Sprained Thumb Means More Tape for Artest

By Conrad Brunner
and John Clayton

Indianapolis, Jan. 27, 2004
The notion of playing with a finger or two taped up is nothing new to Ron Artest. This is a guy who’s used to playing with so much tape on his hands, they look more like those of a linebacker than a small forward.

For the time being, the tape will remain a way of life for Artest, who has been diagnosed with a sprained left thumb. Artest was in New York on Monday to confer with the doctor that performed surgery on the thumb prior to his sophomore season at St. John's.

“My fingers were taped up last year so it’s back at that stage, just playing taped up,” Artest said. “You make sure you protect yourself and just play the game.”

Artest suffered the injury against New Jersey and in the last five games, including that one, his statistics have slipped: 14.8 points, 25 of 80 shooting (.313), 2 of 16 from the 3-point line (.125).

“I think it affects his shot an awful lot,” said Jermaine O’Neal. “I think he was 3-for-18 against Houston and we lost by (four), so obviously him not being healthy and not shooting to the point he’s used to shooting, it’s going to hurt us. He’s a big part of what we do. He’s our second-leading scorer. I think he’s going to be like that for a while. So we need to figure out a way to step up our games a notch or two more to pick up some of the slack while he’s hurt and figure out a way to win games.”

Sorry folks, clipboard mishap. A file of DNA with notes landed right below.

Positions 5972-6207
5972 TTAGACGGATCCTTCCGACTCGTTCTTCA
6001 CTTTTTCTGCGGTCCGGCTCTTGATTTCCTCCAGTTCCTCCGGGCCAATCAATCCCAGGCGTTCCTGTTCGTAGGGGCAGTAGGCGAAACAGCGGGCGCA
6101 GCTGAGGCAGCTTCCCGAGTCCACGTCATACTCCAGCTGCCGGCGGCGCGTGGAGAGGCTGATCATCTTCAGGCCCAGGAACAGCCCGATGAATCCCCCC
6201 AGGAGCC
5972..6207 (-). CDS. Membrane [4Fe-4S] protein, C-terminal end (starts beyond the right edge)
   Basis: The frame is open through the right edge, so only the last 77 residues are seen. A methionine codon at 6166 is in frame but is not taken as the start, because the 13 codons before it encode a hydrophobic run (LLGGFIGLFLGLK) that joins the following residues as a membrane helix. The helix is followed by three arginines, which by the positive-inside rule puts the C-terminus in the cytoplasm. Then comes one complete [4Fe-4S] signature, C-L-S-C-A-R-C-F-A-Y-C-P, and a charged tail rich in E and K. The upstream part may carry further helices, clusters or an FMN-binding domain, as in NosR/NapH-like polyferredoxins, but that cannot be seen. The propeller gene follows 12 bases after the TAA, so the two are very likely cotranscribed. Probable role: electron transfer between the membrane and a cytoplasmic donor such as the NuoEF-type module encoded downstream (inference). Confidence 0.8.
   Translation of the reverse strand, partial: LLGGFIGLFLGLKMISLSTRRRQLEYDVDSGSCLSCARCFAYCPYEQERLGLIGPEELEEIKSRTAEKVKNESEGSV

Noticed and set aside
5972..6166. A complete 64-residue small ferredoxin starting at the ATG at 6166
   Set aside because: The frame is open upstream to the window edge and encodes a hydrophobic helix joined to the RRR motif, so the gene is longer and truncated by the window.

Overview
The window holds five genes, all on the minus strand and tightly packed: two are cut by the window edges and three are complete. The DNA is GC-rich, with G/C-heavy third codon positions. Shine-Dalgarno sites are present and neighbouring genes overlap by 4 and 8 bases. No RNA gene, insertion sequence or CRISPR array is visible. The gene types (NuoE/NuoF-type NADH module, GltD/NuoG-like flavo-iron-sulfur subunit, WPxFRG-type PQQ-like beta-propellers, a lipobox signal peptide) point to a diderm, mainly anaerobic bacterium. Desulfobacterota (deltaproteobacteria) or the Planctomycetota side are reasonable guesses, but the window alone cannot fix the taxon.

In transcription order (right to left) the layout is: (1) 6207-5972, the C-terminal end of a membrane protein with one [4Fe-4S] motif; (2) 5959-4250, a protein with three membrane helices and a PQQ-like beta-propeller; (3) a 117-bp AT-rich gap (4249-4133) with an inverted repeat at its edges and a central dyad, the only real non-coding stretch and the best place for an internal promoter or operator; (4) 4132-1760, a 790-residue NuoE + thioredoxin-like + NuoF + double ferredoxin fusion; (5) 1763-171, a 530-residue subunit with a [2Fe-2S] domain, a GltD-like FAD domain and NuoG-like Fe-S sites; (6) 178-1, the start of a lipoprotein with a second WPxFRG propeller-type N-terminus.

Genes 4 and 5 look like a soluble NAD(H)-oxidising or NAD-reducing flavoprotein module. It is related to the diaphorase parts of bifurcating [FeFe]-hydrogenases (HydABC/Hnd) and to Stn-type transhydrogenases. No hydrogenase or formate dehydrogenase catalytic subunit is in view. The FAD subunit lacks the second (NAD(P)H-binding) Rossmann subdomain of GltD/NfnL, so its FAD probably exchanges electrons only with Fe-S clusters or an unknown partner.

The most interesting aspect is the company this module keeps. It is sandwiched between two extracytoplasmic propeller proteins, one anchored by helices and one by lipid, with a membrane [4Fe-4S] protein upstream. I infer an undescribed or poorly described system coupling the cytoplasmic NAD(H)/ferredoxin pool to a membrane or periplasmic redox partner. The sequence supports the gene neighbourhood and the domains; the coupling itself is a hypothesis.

Though Artest was not listed on the team's official injury report for Wednesday night's game against Phoenix, coach Rick Carlisle said he expected it would be a game-time decision.

“It’s affected his shooting but I’ve seen signs the last couple of games that he’s making adjustments to his game to be able to play with it,” said Carlisle. “It’s not an ideal situation but it shows you the kind of courage the guy has and it shows you how much he wants to win. And those are all great things.”

The schedule works in favor of Artest, and the Pacers. There are just seven games in the next three weeks leading into the All-Star break. That offers Artest more than the usual amount of time to recover from game-to-game, not to mention practice time to determine what adjustments he’ll need to make in his game.

“Even though I’m right-handed, I’ve probably scored most of my buckets with my left hand,” he said. “I’ve gotten most of my steals with my left hand. I want to see if I’m able to do that.

“I won’t have to modify (his game) too much. Injuries come up. You twist your ankle and you get back out there and play. You have back spasms and you get back out there and play. It’s a matter of having fun playing and not worrying about the injury.”

Anderson healthy, waiting for opportunity

Carlisle states unequivocally that he still believes in Kenny Anderson – that he believes that Anderson is still a starting point guard in the NBA.